With their entrenchment on Bougainville-Buka, the Japanese also adopted a sterner attitude towards the remaining whites. The missionaries were increasingly restrict5ed in their activities, until the point was reached when some were taken captive and others, including the bishop, led fugitive lives. Patrols began to harry the coast-watchers, but these jungle-wise veterans were able to elude them and continue with their work. As for the islands' Chinese settlers, some had long since been interned and others sought refuge in the jungle. The larger Japanese presence, and their more active efforts to turn the indigenes against all whites, were accompanied by some change in Bougainvillians' behaviour towards the opposing alien sides. Throughout the larger island the coast-watchers and fugitive whites began to be treated by the indigenes with indifference or unfriendliness' in some places the latter actively sided with the Japanese as spies or guides. This mood of hostility was most evident around Kieta, where bands of coastal villagers calling themselves 'Black Dogs' conducted murderous raids against inland, and presumably neutral, villages, and joined with the Japanese to hunt down fugitive whites and Chinese. Lest one be disposed to blame the Japanese overmuch for actively enlisting the Bougainvillians' assistance in that non-indigenous conflict, it should be pointed out that the coast-watchers did not hesitate to execute indigenes who endangered their own activities by aiding the Japanese.

On Buka, Japanese efforts to Nipponize the indigenes continued until the end of 1943. The schools they established proved attractive to young people and quite successful in inculcating anti-Allied sentiment. After a while, when Allied military success began to reduce the flow of supplies, more and more demands were made by the Japanese on the indigenes for labour and garden produce, but this was done in the name of shared sacrifice against a common enemy. These demands took some of the bloom off the Buka Islanders' earlier enthusiasm for their new masters, but evidently did not dispose them more favourably towards their former ones.

Under the pressure of Nipponization and general anti-white sentiment, Christianity undoubtedly suffered a relapse on Buka. but if the pagan leaders of the local cargo cult had hoped to profit by this, they were to be disappointed. As described earlier, the initial appearance, and for awhile the movement flourished widely and publicly. But for reasons that are not clear this florescence did not endure. According to some reports it was actively suppressed by the Japanese, who beheaded three cult leaders who were about to kill one of their opponents as a human sacrifice to the cult's guardian spirits. Another more credible interpretation of these executions - which did in fact occur -is that the victims were suspected of pro-Allied behaviour at a time when Allied air attacks were increasing.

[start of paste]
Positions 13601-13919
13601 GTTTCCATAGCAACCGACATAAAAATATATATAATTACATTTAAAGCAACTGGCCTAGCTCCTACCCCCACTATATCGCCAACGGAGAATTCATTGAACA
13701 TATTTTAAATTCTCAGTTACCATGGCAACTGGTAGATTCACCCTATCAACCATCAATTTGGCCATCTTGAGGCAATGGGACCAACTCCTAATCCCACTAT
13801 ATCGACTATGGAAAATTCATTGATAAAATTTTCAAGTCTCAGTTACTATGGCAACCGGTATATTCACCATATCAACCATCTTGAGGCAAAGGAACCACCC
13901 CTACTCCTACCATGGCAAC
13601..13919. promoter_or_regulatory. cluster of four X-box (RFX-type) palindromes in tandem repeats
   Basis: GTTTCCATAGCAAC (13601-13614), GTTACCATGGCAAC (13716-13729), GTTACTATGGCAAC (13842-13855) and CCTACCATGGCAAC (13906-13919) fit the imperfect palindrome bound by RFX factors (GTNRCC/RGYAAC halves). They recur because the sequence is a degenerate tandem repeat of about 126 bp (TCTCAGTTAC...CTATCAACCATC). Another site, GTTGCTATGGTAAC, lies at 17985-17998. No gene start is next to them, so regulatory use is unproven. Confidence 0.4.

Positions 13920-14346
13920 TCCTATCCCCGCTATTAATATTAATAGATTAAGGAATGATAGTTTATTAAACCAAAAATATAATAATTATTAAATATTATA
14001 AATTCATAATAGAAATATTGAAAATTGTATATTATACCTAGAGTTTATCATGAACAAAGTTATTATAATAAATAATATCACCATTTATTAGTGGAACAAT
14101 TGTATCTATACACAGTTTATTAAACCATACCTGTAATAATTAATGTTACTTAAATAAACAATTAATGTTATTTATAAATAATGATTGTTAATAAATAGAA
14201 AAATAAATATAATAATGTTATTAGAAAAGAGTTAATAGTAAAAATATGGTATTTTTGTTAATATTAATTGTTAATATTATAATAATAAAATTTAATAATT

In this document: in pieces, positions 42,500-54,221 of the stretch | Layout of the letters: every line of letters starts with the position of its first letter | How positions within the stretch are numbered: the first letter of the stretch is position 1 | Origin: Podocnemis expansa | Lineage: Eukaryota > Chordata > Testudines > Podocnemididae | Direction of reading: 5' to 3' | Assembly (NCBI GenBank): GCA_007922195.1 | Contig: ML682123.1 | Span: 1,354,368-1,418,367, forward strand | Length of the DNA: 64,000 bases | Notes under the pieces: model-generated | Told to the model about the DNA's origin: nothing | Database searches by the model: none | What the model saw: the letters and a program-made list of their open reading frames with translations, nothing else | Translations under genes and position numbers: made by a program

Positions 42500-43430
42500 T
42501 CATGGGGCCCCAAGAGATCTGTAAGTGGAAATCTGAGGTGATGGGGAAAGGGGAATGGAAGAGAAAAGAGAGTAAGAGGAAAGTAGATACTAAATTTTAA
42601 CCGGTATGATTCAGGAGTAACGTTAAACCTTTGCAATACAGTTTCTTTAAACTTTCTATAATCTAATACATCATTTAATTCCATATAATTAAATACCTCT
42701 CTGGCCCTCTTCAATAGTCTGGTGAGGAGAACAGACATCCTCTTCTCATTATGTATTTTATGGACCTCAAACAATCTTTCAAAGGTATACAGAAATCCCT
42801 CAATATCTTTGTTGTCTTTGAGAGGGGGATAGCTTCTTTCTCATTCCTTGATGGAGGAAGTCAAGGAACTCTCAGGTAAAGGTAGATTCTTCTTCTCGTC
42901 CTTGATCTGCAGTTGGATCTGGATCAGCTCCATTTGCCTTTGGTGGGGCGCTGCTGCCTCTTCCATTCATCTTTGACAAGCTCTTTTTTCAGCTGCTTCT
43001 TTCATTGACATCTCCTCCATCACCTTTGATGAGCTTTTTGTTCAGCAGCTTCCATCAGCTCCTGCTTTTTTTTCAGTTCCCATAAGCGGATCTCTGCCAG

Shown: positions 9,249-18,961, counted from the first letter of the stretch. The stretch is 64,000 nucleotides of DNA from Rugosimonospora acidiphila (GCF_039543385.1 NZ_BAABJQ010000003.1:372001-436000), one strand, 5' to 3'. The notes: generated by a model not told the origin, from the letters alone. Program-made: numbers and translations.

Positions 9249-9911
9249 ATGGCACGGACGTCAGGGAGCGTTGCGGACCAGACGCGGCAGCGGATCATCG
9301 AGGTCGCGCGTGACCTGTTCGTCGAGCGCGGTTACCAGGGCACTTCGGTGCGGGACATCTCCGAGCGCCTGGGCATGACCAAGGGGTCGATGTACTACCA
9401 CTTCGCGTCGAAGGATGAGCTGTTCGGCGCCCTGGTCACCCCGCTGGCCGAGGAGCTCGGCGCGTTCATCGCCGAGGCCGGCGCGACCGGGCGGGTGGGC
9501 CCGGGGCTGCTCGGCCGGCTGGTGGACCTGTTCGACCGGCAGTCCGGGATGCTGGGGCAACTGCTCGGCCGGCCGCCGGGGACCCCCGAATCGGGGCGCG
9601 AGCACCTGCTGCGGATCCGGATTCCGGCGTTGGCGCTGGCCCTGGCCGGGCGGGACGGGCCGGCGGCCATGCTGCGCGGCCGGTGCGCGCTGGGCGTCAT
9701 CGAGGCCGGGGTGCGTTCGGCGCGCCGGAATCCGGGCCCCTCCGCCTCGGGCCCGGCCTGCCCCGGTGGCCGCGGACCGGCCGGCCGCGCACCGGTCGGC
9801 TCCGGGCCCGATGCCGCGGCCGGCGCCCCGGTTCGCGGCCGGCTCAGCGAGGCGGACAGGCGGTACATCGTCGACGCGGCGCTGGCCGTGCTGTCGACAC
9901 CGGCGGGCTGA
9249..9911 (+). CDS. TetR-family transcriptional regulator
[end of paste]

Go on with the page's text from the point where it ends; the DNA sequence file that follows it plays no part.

During the early months of 1943, the position of the Japanese forces on Bougainville-Buka worsened through shortages and increasing air attacks from the Allies. The lot of the remaining Europeans and Chinese became correspondingly perilous, and more and more indigenes turned from friendliness to indifference, or from indifference to hostility towards them. by June nearly all the non-military whites and some of the Chinese had been evacuated by US submarine. Even the stout-hearted Marist bishop, Thomas Wade, was finally persuaded, or rather commanded, to depart, leaving only those members of his order who were unable or unwilling to escape. finally, in July, the surviving coast-watchers were evacuated, their existence having become so imperilled by more aggressive Japanese patrolling and increasingly hostile indigenes that they were unable to carry on their reporting; moreover, by this time the Allied forces had moved so much closer that coast-watching was no longer as useful.

On 1 November 1943, United States forces landed at Torokina, on Bougainville's west coast, and quickly established there a beachhead of fifty square kilometres. The purpose of the manouevres was not to conquer the Japanese in direct combat, but to isolat4e and neutralize them still further, while using the base for intensified air attacks against the major Japanese concentration at Rabaul. somewhat later these measures were reinforced by the Allied occupation of Nissan Island to the north of Buka, and by beachheads on New Britain itself, so that the Japanese on Bougainville-Buka were effectively cut off from all outside help and left to 'die on the vine'. The dying on that particular vine turned out to be slow and tragic affair.

When the Americans landed At Torokina there were an estimated 65,000 Japanese on Bougainville-Buka, the major concentration being at Buin and around Buka Passage, with smaller detachments at places along the east coast and strategic points in the interior. In March 1944, the Japanese mounted a determined counter-attack against the United States base at Torokina, but when that failed and the Americans gave no sign of attempting to enlarge the base, the Japanese settled down, the more hopeful of them to await supplies and reinforcements, the more realistic to stay alive until the war's end. In October 1944, Australian forces with some New Zealand reinforcements were sent to Torokina to relieve the Americans, who were destined for other missions in islands nearer Japan. by this time the Japanese forces had been reduced in number to about 37,000 to 40,000, some 25,000 to 28,000 having died during the American's eleven-month stay there. About 8000 died in combat and twice that number from sickness and starvation. In fact, by the end of 1944, with large-scale military encounters on the islands at a virtual standstill, hunger had become the Japanese garrison's principal foe.